BAGUIO CITY – Environment Secretary Ma. Antonia ‘Toni’ Yulo-Loyzaga underscored that the government supports responsible mining in the context of the country’s inclusive, resilient and sustainable development.
Secretary Loyzaga, who was the guest of honor and speaker during the 68th Annual Mine Safety and Environment Conference held at the CAP Cultural and Trade Center in Camp John hay, Secretary Loyzaga pointed out that minerals are part of the peoples daily lives and that they are used in one way or the other across industries.
She admitted that the mining sector had its highs and lows over the past decade but policy and environment had somewhat affected the industry whether good or bad.
The DENR official claimed that minerals are needed to build an industrialized society while strategic minerals such as nickel and copper are also needed to transition to clean energy to mitigate climate change towards a low carbon future.
In the context of the Philippine Development Plan, Loyzaga emphasized that responsible mining deals with regulatory compliance that goes beyond the number of trees that were planted and the number of people that were employed. It begins with the mindset that specifically addresses resilience of people and plant within the core business values cycle. It is a commitment not only to deliver profit to the companies but to be an agent of ecological integrity through environmental improvement, to be a champion for social progress and empowerment. It is a mindset of constant progress in all aspects of triple battlelines that ensures no one is left behind.
She asserted that it is now a challenge to the mining industry stakeholders to operate their mines beyond regulatory compliance in order for the sector to be a critical force for social, economic and environmental change in the country.
According to her, the Annual National Mine Safety and Environment Conference embodies ideals as stakeholders gather to share best practices and recognize companies that have attained a level of proficiency in environment protection and mine safety.
Further, she stipulated that the event also reminds the stakeholders that they are doing their best not to win awards but because they have committed to the aforesaid principles and values as part of their core responsibility.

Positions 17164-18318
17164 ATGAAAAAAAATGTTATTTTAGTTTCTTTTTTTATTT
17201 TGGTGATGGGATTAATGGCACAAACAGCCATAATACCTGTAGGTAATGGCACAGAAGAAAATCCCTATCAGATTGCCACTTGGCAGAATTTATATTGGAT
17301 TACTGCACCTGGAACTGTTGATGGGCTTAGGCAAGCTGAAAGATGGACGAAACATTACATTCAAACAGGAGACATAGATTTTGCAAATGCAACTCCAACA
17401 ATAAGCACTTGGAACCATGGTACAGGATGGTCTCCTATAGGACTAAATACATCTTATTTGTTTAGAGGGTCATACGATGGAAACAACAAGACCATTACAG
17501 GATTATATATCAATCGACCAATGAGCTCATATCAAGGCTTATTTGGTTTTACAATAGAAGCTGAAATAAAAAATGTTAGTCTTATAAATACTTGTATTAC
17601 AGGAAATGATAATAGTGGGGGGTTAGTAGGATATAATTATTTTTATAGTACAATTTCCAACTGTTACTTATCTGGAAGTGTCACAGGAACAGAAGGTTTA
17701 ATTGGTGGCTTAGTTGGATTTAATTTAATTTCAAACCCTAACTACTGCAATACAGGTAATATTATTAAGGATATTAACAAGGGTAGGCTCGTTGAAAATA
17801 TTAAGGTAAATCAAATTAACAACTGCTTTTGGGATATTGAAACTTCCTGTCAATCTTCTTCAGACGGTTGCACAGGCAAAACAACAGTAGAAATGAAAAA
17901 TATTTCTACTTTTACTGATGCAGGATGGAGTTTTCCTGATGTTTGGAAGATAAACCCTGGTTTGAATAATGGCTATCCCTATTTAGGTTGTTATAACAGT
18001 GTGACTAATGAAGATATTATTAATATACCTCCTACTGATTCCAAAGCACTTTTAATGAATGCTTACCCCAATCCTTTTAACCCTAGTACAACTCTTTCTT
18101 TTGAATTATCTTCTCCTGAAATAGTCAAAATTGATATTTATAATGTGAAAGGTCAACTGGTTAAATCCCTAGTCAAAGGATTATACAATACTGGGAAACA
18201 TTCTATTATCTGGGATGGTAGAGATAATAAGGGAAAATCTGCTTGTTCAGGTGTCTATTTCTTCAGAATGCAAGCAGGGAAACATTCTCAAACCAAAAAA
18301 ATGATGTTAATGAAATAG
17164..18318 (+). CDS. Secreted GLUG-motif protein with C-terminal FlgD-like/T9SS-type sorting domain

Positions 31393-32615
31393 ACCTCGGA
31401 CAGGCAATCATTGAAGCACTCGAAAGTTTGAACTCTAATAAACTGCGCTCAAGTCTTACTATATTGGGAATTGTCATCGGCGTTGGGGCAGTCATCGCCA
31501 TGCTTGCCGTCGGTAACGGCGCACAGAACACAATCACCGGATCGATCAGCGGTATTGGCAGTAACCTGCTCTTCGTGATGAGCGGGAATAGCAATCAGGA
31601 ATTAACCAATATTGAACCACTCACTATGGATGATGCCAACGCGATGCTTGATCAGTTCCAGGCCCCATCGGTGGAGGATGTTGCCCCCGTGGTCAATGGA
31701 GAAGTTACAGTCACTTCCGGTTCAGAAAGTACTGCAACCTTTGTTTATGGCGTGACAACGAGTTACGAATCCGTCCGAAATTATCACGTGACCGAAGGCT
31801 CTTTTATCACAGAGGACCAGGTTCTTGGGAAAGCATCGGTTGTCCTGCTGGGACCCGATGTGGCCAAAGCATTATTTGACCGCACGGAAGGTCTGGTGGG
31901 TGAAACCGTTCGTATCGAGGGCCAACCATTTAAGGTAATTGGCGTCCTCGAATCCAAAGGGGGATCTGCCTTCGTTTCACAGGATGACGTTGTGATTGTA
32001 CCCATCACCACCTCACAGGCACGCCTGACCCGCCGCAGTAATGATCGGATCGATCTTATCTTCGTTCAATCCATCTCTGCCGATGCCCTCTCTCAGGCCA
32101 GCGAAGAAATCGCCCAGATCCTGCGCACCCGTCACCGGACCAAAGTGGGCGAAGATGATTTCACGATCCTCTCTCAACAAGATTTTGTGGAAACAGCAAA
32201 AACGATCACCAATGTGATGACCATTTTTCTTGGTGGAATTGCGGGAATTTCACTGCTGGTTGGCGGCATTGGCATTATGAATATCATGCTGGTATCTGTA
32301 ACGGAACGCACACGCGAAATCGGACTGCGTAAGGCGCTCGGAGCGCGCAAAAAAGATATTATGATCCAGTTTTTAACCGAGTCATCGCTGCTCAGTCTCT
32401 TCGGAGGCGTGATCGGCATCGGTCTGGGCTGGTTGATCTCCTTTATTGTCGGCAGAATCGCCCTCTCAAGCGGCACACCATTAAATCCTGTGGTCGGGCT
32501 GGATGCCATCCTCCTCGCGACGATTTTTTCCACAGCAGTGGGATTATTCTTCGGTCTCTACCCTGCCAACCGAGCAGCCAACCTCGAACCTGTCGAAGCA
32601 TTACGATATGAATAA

Secretary Loyzaga cited the Pusong Minero campaign of the Philippine Mine Safety and Environment Association (PMSEA), a volunteer organization that is a frontrunner in occupational health and safety, sound environmental management and social development, where mining companies led their expertise in search and rescue operations for calamity victims which is yet another community service that goes beyond legal compliance.
As an advocate for climate and disaster resilience, she stipulated that the said endeavor will not merely continue to respond to emergencies but invest in climate and disaster preparedness and disaster prevention before the hard actually strikes.
“Once we understand what we wish to achieve, we hope to be able to simply our approach in managing resource development if that is possible. The mitigation hierarchy that is used in many biodiversity projects in collaboration with the mining sector is a good place to start. The framework is quite basic as it starts with avoidance of all possible environmental impacts. If this cannot be done, then the next option could be to minimize these impacts to a minimum level. Again, if that option is not available, jointly, the option is to rehabilitate all the disturbed areas and finally, for truly unavoidable destructions we provide for and invest in offsets or improvements in adjacent high value ecosystems and areas left. This is the practice that has begun globally. I hope to be able to engage with you in developing this framework,” Loyzaga told the mining industry stakeholders.
She insinuated that the said framework is applicable to mining operations that had been successful and the global examples will show the way. Strategically, the concerned stakeholders and the government can co-create solutions within the concept and framework together.
The DENR Secretary explained that the priority program of the agency that the mining industry may be interested to know is the natural resources geo-special database purposely to have a single database where all the information related to the country’s natural resources will be inputted.
In turn, the mining industry will be able to determine which MPSAs are not fully utilized, what areas are covered by small-scale mining, which development areas overlap with the critical ecosystems and protected areas and quantifying the reforestation efforts of mining companies within MPSAs over time.
Moreover, she said that the location and characterization of water resources will be important in enhancing water security for the country which is a perfect example of the old adage what is not measured cannot be managed, nor can it be valued, nor can it be treasured.